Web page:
The Daughter of My People (1912)
The world’s largest association of Jewish women is Hadassah, dedicated to the promotion of Zionist causes. Founded by Henrietta Szold, the organization’s name is an allusion to Queen Esther.
Those who doubt that one person can make a difference should examine the life of Henrietta, the eldest of eight daughters, born in 1860 in Baltimore, Maryland. Her parents were Hungarian immigrants: Sophie was a homemaker; Rabbi Benjamin Szold was the leader of the city’s Temple Oheb Shalom. A childhood memory was when Benjamin carried Henrietta on his shoulders so she could catch a glimpse of Abraham Lincoln’s funeral procession.
In 1881, as refugees from Russian pogroms poured into the Baltimore docks, Henrietta established a night school for English language learners. In a letter to her sister, she wrote, “I eat, drink and sleep Russians.” The dream of the newcomers: a Jewish homeland in Palestine.
After the passing of her beloved father, Henrietta moved with her mother to New York City to work with the Jewish Theological Seminary. A stipulation of her employment was her agreement that she would not seek rabbinical ordination, the provenance of males. Another job was at the Jewish Publication Society where she was its only female editor. Her duty was to serve as a translator for Professor Louis Ginzberg, a recent arrival from Lithuania. The middle-aged Henrietta harbored romantic feelings for Louis, and her world collapsed after his admission he had fallen in love with eighteen-year-old Adele Katzenstein. He had met the teenager in Germany, and she had accepted his proposal on their third date. In the hope of alleviating her daughter’s misery, Sophie arranged a tour of Europe and Palestine.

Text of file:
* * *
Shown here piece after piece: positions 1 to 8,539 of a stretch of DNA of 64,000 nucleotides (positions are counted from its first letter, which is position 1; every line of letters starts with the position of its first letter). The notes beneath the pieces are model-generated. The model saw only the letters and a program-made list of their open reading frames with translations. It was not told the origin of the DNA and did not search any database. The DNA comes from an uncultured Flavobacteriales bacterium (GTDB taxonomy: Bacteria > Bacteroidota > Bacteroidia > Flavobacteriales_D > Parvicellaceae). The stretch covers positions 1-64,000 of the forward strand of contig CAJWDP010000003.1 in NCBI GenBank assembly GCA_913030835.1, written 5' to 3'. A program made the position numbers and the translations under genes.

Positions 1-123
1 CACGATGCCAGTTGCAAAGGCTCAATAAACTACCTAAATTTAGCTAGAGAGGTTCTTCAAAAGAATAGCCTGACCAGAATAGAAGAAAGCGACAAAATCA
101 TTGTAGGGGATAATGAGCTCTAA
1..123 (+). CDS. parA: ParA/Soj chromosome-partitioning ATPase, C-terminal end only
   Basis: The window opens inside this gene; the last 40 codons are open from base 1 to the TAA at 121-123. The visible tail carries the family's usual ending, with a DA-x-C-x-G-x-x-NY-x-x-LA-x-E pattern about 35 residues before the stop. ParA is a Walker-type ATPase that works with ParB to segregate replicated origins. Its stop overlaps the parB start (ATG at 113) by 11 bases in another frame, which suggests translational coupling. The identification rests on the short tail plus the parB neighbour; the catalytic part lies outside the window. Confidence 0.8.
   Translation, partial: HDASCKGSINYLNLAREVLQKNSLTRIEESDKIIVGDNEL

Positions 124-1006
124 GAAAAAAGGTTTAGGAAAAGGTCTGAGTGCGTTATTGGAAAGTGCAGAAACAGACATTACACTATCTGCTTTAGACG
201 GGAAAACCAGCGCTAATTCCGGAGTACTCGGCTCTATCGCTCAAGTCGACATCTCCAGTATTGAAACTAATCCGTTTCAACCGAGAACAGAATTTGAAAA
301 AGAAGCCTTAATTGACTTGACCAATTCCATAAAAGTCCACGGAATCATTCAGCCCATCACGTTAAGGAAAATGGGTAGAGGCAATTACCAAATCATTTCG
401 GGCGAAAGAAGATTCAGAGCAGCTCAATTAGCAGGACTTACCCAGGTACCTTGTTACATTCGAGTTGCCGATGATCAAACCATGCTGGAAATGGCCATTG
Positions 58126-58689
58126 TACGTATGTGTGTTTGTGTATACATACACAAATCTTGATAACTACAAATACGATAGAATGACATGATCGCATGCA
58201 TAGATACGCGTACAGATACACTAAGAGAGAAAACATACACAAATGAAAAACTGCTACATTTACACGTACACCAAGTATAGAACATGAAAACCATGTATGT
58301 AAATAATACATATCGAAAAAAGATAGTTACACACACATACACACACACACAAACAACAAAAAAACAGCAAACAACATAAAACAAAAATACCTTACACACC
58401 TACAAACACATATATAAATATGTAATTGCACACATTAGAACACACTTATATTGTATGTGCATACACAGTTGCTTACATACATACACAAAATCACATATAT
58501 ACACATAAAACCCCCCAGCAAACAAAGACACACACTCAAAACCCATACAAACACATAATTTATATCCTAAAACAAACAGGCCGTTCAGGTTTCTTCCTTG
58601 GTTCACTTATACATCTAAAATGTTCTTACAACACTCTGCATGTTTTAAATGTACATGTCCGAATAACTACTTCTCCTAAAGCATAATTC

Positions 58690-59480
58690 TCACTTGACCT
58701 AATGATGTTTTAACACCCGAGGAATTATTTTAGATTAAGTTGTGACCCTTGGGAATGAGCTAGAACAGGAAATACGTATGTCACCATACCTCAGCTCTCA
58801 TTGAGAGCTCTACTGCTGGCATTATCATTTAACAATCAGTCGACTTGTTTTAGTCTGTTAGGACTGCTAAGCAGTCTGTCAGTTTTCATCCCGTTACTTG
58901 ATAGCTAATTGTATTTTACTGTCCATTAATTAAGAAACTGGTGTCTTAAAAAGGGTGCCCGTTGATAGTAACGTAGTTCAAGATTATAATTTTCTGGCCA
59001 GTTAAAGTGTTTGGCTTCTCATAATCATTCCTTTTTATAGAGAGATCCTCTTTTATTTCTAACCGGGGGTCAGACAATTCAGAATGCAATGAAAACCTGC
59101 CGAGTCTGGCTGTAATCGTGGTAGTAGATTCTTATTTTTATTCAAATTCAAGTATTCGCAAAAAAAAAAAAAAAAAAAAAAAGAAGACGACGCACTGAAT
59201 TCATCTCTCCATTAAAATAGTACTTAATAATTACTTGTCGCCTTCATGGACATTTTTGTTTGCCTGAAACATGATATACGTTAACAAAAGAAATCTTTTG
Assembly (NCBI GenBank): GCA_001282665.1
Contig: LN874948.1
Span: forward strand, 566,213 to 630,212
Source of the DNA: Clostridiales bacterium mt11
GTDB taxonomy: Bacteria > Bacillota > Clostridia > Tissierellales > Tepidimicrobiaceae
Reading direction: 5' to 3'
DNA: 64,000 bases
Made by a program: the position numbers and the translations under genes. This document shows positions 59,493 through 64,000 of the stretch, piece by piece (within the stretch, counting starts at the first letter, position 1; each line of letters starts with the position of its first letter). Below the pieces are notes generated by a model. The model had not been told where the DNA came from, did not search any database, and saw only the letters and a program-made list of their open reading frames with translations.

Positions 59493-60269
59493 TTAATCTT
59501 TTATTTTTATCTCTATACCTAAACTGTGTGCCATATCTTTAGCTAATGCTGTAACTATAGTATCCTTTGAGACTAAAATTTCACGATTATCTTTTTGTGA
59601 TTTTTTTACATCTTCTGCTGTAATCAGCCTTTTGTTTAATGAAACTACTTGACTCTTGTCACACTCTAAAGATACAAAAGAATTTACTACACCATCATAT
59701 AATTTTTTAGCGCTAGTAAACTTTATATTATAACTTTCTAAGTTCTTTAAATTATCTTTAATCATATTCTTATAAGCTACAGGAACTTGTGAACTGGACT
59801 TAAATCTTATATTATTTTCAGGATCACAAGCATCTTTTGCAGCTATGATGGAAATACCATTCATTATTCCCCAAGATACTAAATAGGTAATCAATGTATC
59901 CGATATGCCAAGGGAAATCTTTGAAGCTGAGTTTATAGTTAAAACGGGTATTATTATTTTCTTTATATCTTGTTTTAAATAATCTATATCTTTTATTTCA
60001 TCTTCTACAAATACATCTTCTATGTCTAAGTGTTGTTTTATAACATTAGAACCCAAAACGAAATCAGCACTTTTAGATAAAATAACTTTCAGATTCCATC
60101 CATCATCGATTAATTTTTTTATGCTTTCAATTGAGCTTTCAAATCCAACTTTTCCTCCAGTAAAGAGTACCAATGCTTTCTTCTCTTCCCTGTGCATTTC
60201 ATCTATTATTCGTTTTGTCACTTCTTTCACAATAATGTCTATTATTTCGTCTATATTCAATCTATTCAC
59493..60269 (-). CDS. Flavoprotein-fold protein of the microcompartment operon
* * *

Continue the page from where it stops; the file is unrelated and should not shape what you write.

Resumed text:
Henrietta and Sophie deviated from the tourist-driven Holy Land itinerary. Instead, Henrietta and her seventy-year-old mother set out on their own in a horse-drawn cart. In Jerusalem, they were appalled by the rampant disease and abject poverty. Sophie suggested that Henrietta and her friends should devote themselves to helping raise the country’s standard of living. Revitalized with a sense of purpose, upon her return, Henrietta arranged a meeting at Temple Emanu-El to create a foundation dedicated to Zionism. As the date coincided with the holiday of Purim, Henrietta named her organization Hadassah after the Hebrew name of Queen Esther, the savior of the biblical Jews.
Hadassah’s initial coup was when Nathan Strauss, the Jewish owner of Macy’s department store, funded a nursing hospital in Palestine that cared for 5,000 patients. In 1920, Henrietta immigrated to her spiritual homeland. A decade later, with the rising anti-Semitism in Nazi Germany, through Youth Aliyah, Henrietta orchestrated the escape of 11,000 children.
In honor of Henrietta’s lifelong philanthropy, Boston University conferred upon her an honorary degree through a radio broadcast, and she received a nomination for the Nobel Peace Prize. Always modest, Henrietta downplayed her role and stated that her greatest asset was “a pretty big capacity for righteous indignation.”
At age eighty-four, Henrietta passed away three months before the end of World War II—three years before the creation of Israel. Thousands attended her funeral; a boy she had saved read her eulogy. Israel honored her with an internment in the ancient burial ground, the Mount of Olives. The new country also instituted the holiday of Mother’s Day after Henrietta Szold. The motto of Hadassah applies to its founder, “Aruchat Bat Ami” “The Healing of the Daughter of My People.”